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It's the stills world, not filmmaking I know, but I was speaking with a photographer the other day who sells some pictures to a fairly well-known company. She doesn't make much from it, but she says they do pay. Now, I won't mention any names, as it's anecdotal information and may not be correct ... but anyway, she said this company is turning their back on digital photographs, and is now asking for negatives from photographers (just for your interest it was not National Geographic). She said the company now no longer likes the look of digital photographs for their product. Well, it's one of those "I heard an old man on the bus say ....." Except in this case it wasn't an old man, and it wasn't on a bus. So, there it is. I was surprised by it. Just the other day I determined that I'm going to get my old film SLR off the shelf, dust it off, and buy some Kodak film for it. And then I met this photographer and she told me that.

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7 hours ago, Mike Krumlauf said:

I think there is a specific quality to film on a psychological level that just does not compare to digital. I cant put it into words. Its just a completely different tone and atmosphere.

...exactly.....I think to myself......what makes ME forgo more profit to shoot film?......it's because it keeps me connected with what I was, am and will be.....

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8 hours ago, Jon O'Brien said:

It's the stills world, not filmmaking I know, but I was speaking with a photographer the other day who sells some pictures to a fairly well-known company. She doesn't make much from it, but she says they do pay. Now, I won't mention any names, as it's anecdotal information and may not be correct ... but anyway, she said this company is turning their back on digital photographs, and is now asking for negatives from photographers (just for your interest it was not National Geographic). She said the company now no longer likes the look of digital photographs for their product. Well, it's one of those "I heard an old man on the bus say ....." Except in this case it wasn't an old man, and it wasn't on a bus. So, there it is. I was surprised by it. Just the other day I determined that I'm going to get my old film SLR off the shelf, dust it off, and buy some Kodak film for it. And then I met this photographer and she told me that.

I still shoot film... for stills 🙂

I recently had a show of photographs, about 40% film. Almost nobody could see a difference 🙂🙂 🙂 

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1 hour ago, Gregory Irwin said:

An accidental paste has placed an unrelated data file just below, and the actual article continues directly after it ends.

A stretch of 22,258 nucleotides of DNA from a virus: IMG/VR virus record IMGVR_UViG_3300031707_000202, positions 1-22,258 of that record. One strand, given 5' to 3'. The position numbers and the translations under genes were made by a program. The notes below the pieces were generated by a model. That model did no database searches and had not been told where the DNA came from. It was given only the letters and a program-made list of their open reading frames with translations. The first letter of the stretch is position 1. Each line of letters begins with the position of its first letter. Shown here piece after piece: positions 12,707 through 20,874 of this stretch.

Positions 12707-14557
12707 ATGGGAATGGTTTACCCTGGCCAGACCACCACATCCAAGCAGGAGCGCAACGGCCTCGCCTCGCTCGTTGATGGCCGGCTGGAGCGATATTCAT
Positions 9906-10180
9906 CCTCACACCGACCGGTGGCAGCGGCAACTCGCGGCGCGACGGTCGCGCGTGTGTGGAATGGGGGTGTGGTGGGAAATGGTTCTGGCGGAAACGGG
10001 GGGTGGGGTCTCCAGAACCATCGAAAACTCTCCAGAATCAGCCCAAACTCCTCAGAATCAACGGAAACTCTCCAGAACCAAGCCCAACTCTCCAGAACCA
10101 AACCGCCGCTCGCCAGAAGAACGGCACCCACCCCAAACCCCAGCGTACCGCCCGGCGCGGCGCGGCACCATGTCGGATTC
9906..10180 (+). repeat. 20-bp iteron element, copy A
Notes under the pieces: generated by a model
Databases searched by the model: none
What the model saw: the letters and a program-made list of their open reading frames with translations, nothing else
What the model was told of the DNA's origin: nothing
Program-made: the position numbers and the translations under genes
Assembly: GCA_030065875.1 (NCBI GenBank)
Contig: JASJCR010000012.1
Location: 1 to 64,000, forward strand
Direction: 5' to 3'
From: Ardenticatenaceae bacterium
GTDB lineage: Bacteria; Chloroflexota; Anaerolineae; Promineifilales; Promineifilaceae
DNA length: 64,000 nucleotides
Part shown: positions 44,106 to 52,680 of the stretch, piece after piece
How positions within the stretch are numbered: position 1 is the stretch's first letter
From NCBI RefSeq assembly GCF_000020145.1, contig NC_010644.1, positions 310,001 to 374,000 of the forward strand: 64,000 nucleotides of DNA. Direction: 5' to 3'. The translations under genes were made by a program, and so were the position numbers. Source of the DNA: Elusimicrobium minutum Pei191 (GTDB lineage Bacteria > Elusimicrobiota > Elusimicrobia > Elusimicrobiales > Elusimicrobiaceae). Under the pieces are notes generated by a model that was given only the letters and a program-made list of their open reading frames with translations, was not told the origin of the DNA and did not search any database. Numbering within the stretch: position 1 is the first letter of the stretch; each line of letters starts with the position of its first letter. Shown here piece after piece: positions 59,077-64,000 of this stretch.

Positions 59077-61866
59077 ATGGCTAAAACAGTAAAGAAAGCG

No one is interested in 65mm, anamorphic?

G

9 pages ago before this thread got sidetracked, I said:

I like playing around with formats too much to pick one, but it would be a dream to shoot a feature in 65mm color negative and to shoot a b&w feature (though I'd be happy to use an Alexa for that, not a big fan of Double-X unless it fit the mood -- but if I wanted to do a deep-focus b&w movie where everything was shot at f/16, I'd rather use a faster digital camera).

If more than one project, I love shooting in 35mm anamorphic, it's a great format.

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6 hours ago, Bruce Greene said:

I still shoot film... for stills 🙂

I recently had a show of photographs, about 40% film. Almost nobody could see a difference 🙂🙂 🙂 

Yes, that's what you'd expect of show attendees. Ask someone with training in art, like yourself of course, who contends with the difference between digital and film regularly and I think you might get some insightful comments. In many cases the difference is starkly obvious to someone who has trained their eyes. Film people are saying that, sure, the audience doesn't know most of the time .... but is nevertheless affected by things that they don't consciously notice. In my opinion film is, on the whole, a nicer look, yet quite a few people adore digital images and are sold on the whole thing. But I suspect we're living in a time of reduced perception of what is artistic, yet there's at the same time a huge hunger for art, especially amongst younger people. Interesting times. The baby-boomer generation were pretty much entirely sold on digital imagery. Sure, so are a lot of young people today. But there's a quiet revolution happening out there, right now, as we write.